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Re: Terrible morals in cartoons/family programming.
« Reply #5 on: April 05, 2009, 08:20:11 AM »

Also what's wrong with demons?


I think he means that demons are suppose to be incarnations of evil etc. - But when personified as individuals, or having human-like characteristics, it isn't contrary to see a "good" demonic character in movies, cartoons, or video games. It makes things more interesting and adds depth to the story, not to mention creates characters that can relate to modern times. 

I think the gender-punishment thing more so sends a message that girls are a lot more vindictive than boys; rather than one side being at fault.  
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April 05, 2009, 08:27:18 AM
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Re: Terrible morals in entertainment.
« Reply #6 on: April 05, 2009, 08:27:18 AM »
Same thing applies to Raven's character on Teen Titans.

Raven's only half-demon and she was raised by her human mother, not her demon father.

..Dude, a demon is a demon. Half-demon or not, they're still hell-spawn.

but she has a soul, along with a variety of soul-based abilities. Hellspawn sure, but that doesn't mean she has no Free-will. She ability to define her own morals based on her experiences and not on the conditions of her birth.

Also either Batman was only using Etrigan as a means to stop a greater evil, or it's a case of Etrigan actually being a demon under the control of the human host, Jason Blood. Without Jason, Etrigan is evil and proud of it  ever since he sided with Lucifer in the rebellion against heaven.

myst is just being racist against the demonic.

April 05, 2009, 08:40:23 AM
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Re: Terrible morals in entertainment.
« Reply #7 on: April 05, 2009, 08:40:23 AM »
..Dude, a demon is a demon. Half-demon or not, they're still hell-spawn.

Stop being racist, man. Hellboy will kill you for it.

Kids never listen to morals in movies. Hell, when I was a kid, I just took everything at face value. It was a television show or a movie that tore me away from my shitty bully filled childhood.

April 05, 2009, 10:34:54 AM
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Re: Terrible morals in entertainment.
« Reply #8 on: April 05, 2009, 10:34:54 AM »
Guess what: Cartoons and movies arent there to exclusively teach you morals, theyre for entertainment. Moral-teaching in shows is almost always hammy and forced and should be exclusive to children's early learning entertainment. Other than that its up to parents and teachers.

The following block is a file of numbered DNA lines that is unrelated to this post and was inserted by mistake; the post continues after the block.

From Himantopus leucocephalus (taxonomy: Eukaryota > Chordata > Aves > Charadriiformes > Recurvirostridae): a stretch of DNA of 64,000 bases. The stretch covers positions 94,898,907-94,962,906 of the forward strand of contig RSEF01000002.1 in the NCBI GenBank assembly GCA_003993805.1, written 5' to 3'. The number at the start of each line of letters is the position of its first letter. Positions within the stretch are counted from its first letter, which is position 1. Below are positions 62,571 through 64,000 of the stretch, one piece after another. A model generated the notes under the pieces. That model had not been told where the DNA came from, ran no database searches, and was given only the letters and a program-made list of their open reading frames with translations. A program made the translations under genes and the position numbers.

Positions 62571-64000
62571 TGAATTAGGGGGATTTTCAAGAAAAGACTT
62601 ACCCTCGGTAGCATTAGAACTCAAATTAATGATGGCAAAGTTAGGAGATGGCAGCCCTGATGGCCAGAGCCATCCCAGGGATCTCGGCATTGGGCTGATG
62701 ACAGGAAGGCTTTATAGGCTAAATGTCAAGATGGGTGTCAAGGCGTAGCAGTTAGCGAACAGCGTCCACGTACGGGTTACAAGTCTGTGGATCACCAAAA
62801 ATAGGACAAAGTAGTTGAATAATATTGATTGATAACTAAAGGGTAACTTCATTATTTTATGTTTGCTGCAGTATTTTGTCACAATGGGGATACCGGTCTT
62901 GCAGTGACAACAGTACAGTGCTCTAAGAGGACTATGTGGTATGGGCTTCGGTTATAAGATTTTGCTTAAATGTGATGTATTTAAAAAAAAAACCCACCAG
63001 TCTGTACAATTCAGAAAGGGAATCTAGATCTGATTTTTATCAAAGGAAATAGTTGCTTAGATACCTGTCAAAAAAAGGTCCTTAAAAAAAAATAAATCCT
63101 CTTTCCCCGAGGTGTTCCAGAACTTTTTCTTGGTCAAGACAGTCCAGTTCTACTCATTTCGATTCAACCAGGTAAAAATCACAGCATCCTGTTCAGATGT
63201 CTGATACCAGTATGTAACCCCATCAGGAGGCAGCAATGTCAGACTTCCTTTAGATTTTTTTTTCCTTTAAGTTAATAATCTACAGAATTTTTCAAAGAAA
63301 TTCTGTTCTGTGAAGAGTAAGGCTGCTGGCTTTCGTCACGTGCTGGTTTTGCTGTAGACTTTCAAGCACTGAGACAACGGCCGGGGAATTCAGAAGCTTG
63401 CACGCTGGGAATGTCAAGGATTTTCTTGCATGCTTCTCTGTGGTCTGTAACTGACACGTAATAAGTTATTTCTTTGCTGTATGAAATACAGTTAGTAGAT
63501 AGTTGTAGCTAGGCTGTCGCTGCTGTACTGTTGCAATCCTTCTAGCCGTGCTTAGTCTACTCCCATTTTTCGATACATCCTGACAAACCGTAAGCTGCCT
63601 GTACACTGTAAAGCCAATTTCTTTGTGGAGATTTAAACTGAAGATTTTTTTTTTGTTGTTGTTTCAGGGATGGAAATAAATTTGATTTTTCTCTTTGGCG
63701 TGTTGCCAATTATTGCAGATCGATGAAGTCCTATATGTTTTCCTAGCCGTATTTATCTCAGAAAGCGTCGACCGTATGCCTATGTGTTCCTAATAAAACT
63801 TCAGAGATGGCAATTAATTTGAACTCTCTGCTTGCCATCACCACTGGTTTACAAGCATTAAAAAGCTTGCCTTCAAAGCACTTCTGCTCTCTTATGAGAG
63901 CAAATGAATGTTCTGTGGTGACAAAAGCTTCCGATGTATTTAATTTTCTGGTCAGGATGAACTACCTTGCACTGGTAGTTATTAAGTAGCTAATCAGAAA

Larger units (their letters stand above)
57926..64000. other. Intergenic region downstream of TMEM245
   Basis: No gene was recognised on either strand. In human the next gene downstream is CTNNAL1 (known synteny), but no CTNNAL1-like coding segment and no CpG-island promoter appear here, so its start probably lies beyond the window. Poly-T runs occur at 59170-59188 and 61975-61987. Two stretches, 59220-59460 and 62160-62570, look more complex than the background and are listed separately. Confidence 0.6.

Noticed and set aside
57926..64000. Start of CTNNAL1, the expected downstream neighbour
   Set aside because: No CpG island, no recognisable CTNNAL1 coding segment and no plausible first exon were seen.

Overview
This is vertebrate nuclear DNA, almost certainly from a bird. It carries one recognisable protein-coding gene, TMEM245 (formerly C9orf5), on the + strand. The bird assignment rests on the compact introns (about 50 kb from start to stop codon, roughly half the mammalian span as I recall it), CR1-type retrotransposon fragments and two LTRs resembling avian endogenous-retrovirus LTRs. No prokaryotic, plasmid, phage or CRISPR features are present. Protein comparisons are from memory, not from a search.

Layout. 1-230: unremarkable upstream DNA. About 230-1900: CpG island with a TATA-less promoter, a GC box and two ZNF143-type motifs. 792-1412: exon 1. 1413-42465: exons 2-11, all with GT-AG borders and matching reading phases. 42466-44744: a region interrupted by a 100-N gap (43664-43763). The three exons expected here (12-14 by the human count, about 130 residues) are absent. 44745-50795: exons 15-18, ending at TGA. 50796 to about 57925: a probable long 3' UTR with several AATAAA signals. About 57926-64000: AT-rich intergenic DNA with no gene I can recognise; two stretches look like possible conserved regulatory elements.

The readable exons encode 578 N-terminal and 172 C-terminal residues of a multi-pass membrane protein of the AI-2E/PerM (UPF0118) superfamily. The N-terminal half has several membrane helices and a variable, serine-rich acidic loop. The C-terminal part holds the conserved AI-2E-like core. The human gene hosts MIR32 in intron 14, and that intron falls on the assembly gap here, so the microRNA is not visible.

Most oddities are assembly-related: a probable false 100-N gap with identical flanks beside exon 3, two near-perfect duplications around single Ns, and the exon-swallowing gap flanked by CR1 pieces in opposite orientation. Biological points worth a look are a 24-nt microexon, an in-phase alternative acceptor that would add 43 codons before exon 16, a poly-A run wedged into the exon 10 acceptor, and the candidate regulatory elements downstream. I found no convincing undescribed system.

The Dark Knight is a film that shows the ugly side to human nature, that is the fucking point of it. A gritty corrupt city, where the hero has to endure all the shit to truly succeed. I thought the poorest part of Dark Knight was the shitty 2 Boats scenario because it disconnected from the grim reality of the rest of the film. Their indecision was completely unrealistic of Gotham's inhabitants and reminded me of that shit "YOU MESS WITH ONE O US, YOU MESS WIT ALL O US" new yorker gumpf from one of the Spiderman films.

I specifically liked the part where you said "They're teaching kids that demons are supposed to be their friends!?" That made me laugh lots. Demons aren't real you kooky bastard.
« Last Edit: April 05, 2009, 10:43:19 AM by Luckett »

April 05, 2009, 02:26:55 PM
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Epon

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Re: Terrible morals in entertainment.
« Reply #9 on: April 05, 2009, 02:26:55 PM »
HEY!!



Don't hate on NY.

April 05, 2009, 02:45:29 PM
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Shev

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Re: Terrible morals in entertainment.
« Reply #10 on: April 05, 2009, 02:45:29 PM »
Their indecision was completely unrealistic of Gotham's inhabitants and reminded me of that shit "YOU MESS WITH ONE O US, YOU MESS WIT ALL O US" new yorker gumpf from one of the Spiderman films.

An above-ground subway system will do that to a people.
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April 05, 2009, 02:47:45 PM
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Re: Terrible morals in entertainment.
« Reply #11 on: April 05, 2009, 02:47:45 PM »
The Little Mermaid
The moral of the movie is basically this: Disobey your parents, sell your soul, and in the end, you'll have the man of your dreams and live happily ever after! ...What?

This applies for a lot of the so-called twisted morals, but if you recall, bad stuff did happen in this movie and people almost died. This in itself is a moral: If you screw up and do something stupid, you should really clean up your own mess.

I barely remember how the movie ends, though, so maybe that doesn't actually apply!

April 05, 2009, 02:58:57 PM
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Re: Terrible morals in entertainment.
« Reply #12 on: April 05, 2009, 02:58:57 PM »
I do remember when one interview for a documentary, a woman mentioned how twisted it was that Aladin, the hero and star of the film, was a poor and cheeky thief who steals to make a living - then a princess falls in love with him and he saves the day.

April 05, 2009, 06:10:08 PM
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Re: Terrible morals in entertainment.
« Reply #13 on: April 05, 2009, 06:10:08 PM »
The Little Mermaid
The moral of the movie is basically this: Disobey your parents, sell your soul, and in the end, you'll have the man of your dreams and live happily ever after! ...What?